A dear friend of mine made 3 visits to the hospital in recent months. I speak of him with a sensitivity to his situation in sharing his question posed to me in a recent conversation: Why is God keeping me around?
My friend lives to share God’s Word with anyone who will listen. He lacks no energy or commitment or passion when opportunity comes along to tell someone about the love of God for souls. But now in lonely hour after lonely hour—while restricted in so many ways unimaginable when young—he must whittle away at the solitude and try to shape the quietness into something that he can call significant. He is retired. But retirement is not as glorious a prospect anymore. What was his calling seems—I say: it seems—now vacuum packed away on the top shelf of his most cherished memories in ministry and stored away for God to unwrap come judgment day.
I am glad that God is keeping him around. I look forward to visiting with him, and his loving spouse, reminiscing, sharing, and in general, letting the benefits of friendship work their magic on my soul.
This question works for me, too. I have my own need at times to make sense of my situation and I would guess my friend and I are not alone. There is no comparison between my concerns and my friend’s—an obvious fact, for reasons I need not list. However my conscience extends to me more liberty to talk about me rather than him.
Mine is a tale of 2 emotions: The joy of completing something important and worthlessness. My life has both in a round robin schedule of good and bad things happening. It was the best of feelings; it was the worst of feelings. Having an awareness of feeling significant or identifying a calling or enjoying a healthy self-respect and knowing real self-worth is not always apparent. Without Clarence’s help I need—now and again—to alter the perception of my wonderful life and rediscover what works to get that meaning in my life back in focus.
My friend’s question is a good one. I have a recurring need—myself—to ask God about this soul-searching, self-examination approach to figuring out my usefulness to Him. My friend’s question is an honest one prompted by multiple visits to the hospital and his current physical limitations. The energy needed to make a zillion visits or prepare umpteen sermons a week or carry the burden of the individual crises of a church full of need—well—is long gone. (Did I say, he once pastored? I talk too much!) Anyhow, he can’t outrun chariots any longer. [1 Kings 18:46] The next chariot he anticipates seeing will probably be for him [2 Kings 2:11] but there is still a life to live while he waits.
Feeling a sense of significance as a pastor is something I gave up back in ’93. The question is: Why is God keeping me here? What use am I… to Him? What IS my calling and what is left for me to do for Him?
Is it possible for a former preacher—or for that matter, anyone—to be called of God without a pulpit?
Yes! Of course!
Before you write me, understand that I am in no danger of drowning in this wallow. It makes sense to have an ongoing conversation with God about my significance… to Him. [Acts 17:28]. I would recommend it for anyone. And even if I were the pastor of a million people and busy preaching in a hundred countries and turning the globe to Christ, the question remains relevant because it isn’t a quest to avoid boredom but meaninglessness. And we can be busy doing the wrong thing!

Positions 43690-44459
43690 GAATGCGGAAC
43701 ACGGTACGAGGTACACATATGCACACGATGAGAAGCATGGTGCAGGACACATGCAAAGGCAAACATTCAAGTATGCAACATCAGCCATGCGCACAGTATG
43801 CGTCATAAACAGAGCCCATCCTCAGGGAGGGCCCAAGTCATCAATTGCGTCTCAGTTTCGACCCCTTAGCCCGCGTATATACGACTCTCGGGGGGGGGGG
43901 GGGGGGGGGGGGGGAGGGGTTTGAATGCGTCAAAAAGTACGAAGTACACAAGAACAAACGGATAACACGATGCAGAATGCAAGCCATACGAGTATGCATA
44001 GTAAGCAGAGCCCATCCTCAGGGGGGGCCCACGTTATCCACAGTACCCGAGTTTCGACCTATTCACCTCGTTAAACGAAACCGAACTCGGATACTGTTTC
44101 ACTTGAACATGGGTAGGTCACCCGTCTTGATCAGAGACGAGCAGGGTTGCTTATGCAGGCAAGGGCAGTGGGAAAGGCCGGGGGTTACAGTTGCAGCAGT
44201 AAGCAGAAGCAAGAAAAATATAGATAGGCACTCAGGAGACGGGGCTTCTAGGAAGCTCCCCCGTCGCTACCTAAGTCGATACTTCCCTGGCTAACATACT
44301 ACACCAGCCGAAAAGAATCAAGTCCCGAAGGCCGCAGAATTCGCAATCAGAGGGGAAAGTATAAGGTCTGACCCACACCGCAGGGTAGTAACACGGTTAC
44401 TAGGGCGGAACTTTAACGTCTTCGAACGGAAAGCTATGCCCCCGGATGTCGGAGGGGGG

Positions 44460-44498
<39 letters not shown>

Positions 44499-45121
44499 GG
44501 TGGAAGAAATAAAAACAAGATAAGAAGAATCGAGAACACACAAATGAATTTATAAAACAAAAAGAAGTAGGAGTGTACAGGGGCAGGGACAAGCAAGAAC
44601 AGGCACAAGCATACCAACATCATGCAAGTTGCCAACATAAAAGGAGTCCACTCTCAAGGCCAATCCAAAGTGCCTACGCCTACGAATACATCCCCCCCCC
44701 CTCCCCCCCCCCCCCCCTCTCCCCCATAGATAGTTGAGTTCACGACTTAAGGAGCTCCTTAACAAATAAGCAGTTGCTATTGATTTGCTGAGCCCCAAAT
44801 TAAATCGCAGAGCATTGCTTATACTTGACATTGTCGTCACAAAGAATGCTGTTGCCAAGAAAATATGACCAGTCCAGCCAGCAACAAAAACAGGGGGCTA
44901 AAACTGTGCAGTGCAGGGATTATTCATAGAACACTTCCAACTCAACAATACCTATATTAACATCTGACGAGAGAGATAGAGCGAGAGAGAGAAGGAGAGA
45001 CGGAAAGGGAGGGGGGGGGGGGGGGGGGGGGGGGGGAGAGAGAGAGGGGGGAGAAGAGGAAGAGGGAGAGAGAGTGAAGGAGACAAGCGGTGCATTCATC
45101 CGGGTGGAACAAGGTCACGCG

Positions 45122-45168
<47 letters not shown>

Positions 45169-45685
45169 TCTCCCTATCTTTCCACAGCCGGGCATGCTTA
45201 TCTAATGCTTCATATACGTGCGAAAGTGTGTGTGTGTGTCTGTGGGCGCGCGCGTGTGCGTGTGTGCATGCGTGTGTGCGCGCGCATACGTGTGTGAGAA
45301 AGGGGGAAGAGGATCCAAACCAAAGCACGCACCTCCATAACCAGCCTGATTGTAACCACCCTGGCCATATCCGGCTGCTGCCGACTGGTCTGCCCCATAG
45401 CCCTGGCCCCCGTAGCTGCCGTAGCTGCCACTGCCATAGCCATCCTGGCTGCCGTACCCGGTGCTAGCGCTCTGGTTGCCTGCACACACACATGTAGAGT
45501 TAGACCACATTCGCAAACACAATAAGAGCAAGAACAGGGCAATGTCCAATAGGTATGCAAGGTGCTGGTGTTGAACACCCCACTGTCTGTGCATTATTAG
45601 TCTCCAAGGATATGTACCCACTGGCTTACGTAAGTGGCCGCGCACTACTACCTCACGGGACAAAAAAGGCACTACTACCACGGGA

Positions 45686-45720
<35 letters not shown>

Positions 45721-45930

When I left the pastorate, I needed to try something else that would shout: Stay, you belong here! And I needed that assurance to come from the peace of God. I needed to find a career home. I wanted to do something that gave me a sense of acceptance and worth that would translate into achievement and ultimately a calling from God. I wanted days filled with meaning. I went into programming with the understanding that God opened the door for me to work as a developer.
One thing’s for sure: I must not take up the pastime all over again of shooting flies. Back during my Bible college days, I worked at Longacres. We made chicken and turkey rolls—they still do. I think they are now Wampler-Longacre Inc. Anyways, the foreman needed someone to clean the main cooker which took almost any other worker alone about 8 hours to accomplish. I did it in 4. I told the foreman that I would volunteer if I could be replaced as soon as possible by a new hire. Long story short: he left me in that back room out of mind and forgotten with nothing to do day after working day—that is after 4 hours—but to hook up one of the cleaning hoses to the scalding hot water—and since we always had flies around—you guessed it—shoot flies.
I know God’s interest in my life is NOT shooting flies.
The ultimate and only question worth asking is the same my friend posed: Why is God Keeping Me Around? When God answers that—and don’t make the mistake of not recognizing God’s answer [Jeremiah 29:11]—all other questions become meaningless inquiries. If God gives me—us—purpose [Acts 26:16], we won’t care what circumstances say.
Our lives are the bottle of expensive perfume in Matthew 26:7-8 and we might be the disturbed disciple blurting out in disgust and disbelief, “For what purpose is all this waste?” The Amplified Bible adds the word ‘all’ to make this question explode with hyperbole and rage. You know the account.
We now know that they had it all wrong.
But, because of God’s grace, that is what I am. And his grace that he gave me was not wasted. [I Corinthians 15:10]